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HOME > Classical Novels > A Child of the Jago37 > CHAPTER 37
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 Kiddo Cook prospered1. The stall was a present fact, and the awning2 was not far off; indeed, he was vigilantly3 in search of a second-hand4 one, not too much worn. But with all his affluence5 he was not often drunk. Nothing could be better than his pitch—right out in the High Street, in the busiest part, and hard by the London and County branch bank. They called it Kiddo's Bank in the Jago, and made jokes about alleged6 deposits of his. If you bought a penn'orth of greens from Kiddo, said facetious7 Jagos, he didn't condescend8 to take the money himself; he gave you a slip of paper, and you paid at the bank. And Kiddo had indulged in a stroke of magnificence that no other Jago would have thought of. He had taken two rooms, in the new County Council dwellings9. The secret was that Father Sturt had agreed to marry Kiddo Cook and Pigeony Poll. There would be plenty for both to do, what with the stall and the regular round with the barrow.  
The wedding-day came when Hannah Perrott had been one week a widow. For a few days Father Sturt had left her alone, and had guarded her privacy. Then, seeing that she gave no sign, he went with what quiet comfort he might, and bespoke10 her attention to her concerns. He invented some charing11 work in his rooms for her. She did it very badly, and if he left her long alone, she would be found on the floor, with her face in a chair-seat, crying weakly. But the work was something for her to do and to think about, and by dint12 of bustling13 it and magnifying its importance, Father Sturt brought her to some degree of mindfulness and calm.
Dicky walked that morning in a sort of numb14, embittered15 fury. What should he do now? His devilmost. Spare nobody and stop at nothing. Old Beveridge was right that morning years ago. The Jago had got him, and it held him fast. Now he went doubly sealed of the outcasts: a Jago with a hanged father. Father Sturt talked of work, but who would give him work? And why do it, in any case? What came of it before? No, he was a Jago and the world's enemy; Father Sturt was the only good man in it; as for the rest, he would spoil them when he could. There was something for to-morrow night, if only he could get calmed down enough by then. A builder's yard in Kingsland with an office in a loft16, and money in a common desk. Tommy Rann had found it, and they must do it together; if only he could get this odd numbness17 off him, and have his head clear. So much crying, perhaps, and so much trying not to, till his head was like to burst. Deep-eyed and pale, he dragged round into Edge Lane, and so into New Jago Street.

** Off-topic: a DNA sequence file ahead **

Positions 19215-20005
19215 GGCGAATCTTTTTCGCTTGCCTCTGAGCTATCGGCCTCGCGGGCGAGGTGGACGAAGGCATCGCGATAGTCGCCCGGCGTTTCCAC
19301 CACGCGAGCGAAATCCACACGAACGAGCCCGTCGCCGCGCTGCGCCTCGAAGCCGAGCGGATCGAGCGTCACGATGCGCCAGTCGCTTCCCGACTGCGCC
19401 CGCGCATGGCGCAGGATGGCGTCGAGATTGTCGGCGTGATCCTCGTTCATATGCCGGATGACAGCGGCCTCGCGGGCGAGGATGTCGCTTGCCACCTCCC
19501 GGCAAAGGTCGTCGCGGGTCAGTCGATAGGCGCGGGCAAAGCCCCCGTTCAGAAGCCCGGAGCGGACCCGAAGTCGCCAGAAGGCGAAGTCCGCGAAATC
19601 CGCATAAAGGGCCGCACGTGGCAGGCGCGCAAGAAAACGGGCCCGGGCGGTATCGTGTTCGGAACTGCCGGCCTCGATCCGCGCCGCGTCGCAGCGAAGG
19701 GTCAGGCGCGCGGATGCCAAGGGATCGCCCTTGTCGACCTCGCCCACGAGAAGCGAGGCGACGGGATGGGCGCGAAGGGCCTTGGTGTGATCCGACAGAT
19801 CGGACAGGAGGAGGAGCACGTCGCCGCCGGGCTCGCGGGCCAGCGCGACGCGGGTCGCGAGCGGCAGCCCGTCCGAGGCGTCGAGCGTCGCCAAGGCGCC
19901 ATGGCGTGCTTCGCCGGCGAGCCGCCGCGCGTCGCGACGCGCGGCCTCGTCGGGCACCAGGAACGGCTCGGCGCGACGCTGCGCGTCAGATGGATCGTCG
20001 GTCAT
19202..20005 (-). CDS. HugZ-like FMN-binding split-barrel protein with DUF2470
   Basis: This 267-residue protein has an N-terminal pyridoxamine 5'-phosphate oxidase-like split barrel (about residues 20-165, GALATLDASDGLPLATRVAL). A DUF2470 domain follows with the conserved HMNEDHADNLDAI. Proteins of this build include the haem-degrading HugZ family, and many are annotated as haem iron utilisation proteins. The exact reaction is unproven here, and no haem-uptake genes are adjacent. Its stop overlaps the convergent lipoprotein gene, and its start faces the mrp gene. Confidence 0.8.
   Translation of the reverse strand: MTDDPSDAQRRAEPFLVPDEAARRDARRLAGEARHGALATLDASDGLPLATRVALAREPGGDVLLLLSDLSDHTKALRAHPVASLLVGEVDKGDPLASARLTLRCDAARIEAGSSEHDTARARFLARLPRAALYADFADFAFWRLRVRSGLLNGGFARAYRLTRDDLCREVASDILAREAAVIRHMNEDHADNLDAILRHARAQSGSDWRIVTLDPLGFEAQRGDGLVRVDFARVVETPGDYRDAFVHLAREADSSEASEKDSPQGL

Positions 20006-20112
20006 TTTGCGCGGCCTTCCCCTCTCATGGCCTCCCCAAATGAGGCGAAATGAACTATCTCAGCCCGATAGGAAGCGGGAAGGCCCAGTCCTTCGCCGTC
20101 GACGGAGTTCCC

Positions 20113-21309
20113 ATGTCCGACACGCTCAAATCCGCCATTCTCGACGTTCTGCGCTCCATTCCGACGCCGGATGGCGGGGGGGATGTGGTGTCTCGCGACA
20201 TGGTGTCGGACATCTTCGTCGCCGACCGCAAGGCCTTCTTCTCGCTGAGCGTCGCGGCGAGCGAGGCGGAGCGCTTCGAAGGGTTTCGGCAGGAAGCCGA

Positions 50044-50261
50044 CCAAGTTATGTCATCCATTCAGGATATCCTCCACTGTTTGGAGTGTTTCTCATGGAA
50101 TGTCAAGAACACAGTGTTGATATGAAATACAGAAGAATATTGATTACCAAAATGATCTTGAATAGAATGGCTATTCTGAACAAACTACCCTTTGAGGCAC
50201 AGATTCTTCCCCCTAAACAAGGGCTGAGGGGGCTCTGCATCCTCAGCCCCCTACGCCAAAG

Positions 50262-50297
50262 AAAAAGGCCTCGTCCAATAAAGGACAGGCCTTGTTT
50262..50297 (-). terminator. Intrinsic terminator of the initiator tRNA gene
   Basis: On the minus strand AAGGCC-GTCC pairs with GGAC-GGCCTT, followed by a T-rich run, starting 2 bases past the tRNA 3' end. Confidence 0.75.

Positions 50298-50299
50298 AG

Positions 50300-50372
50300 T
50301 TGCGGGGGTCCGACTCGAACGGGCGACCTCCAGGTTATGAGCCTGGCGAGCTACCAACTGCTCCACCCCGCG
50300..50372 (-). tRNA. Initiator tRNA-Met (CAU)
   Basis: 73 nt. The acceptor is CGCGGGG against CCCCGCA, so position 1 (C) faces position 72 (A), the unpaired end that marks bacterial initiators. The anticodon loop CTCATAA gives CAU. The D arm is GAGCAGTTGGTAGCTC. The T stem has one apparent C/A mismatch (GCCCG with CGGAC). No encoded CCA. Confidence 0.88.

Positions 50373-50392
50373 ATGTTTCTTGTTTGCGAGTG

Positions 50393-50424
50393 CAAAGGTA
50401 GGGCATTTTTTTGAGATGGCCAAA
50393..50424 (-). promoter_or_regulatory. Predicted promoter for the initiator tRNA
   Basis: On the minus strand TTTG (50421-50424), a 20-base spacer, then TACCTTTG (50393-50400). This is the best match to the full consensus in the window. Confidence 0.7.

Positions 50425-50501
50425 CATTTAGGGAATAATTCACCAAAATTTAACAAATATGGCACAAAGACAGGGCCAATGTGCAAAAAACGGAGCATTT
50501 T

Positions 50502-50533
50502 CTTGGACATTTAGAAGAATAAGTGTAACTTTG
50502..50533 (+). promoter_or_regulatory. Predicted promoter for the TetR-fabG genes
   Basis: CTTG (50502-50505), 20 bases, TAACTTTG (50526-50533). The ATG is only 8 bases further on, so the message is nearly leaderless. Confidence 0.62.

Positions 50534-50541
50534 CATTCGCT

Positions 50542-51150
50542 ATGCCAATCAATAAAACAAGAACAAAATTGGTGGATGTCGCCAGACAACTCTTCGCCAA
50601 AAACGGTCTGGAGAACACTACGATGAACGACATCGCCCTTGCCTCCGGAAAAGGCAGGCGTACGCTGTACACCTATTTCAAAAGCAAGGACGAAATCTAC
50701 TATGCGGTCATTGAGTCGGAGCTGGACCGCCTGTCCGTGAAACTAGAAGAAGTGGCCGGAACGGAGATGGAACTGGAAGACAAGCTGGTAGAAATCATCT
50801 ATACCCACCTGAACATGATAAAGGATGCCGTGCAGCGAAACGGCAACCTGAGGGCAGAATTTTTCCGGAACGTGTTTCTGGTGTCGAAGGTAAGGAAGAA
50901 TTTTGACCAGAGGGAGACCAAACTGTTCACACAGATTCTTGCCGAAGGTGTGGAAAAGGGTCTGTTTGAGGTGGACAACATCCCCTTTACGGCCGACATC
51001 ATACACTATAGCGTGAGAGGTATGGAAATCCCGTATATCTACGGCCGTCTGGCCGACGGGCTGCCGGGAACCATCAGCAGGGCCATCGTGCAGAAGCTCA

Jerry Gullen's canary was harnessed to the barrow, and Jerry himself was piling the barrow with rags and bottles. Dicky stood and looked; he thought he would rub Canary's head, but then he changed his mind, and did not move. Jerry Gullen glanced at him furtively19 once or twice, and then said: 'Good ole moke for wear, ain't 'e?'
'Yus,' Dicky answered moodily20, his talk half random21. ''E'll peg22 out soon now.'
''Im? Not 'im. Wy, I bet 'e'll live longer'n you will. 'E ain't goin' to die.'
'I think 'e'd like to,' said Dicky, and slouched on.
Yes, Canary would be better off, dead. So would others. It would be ............
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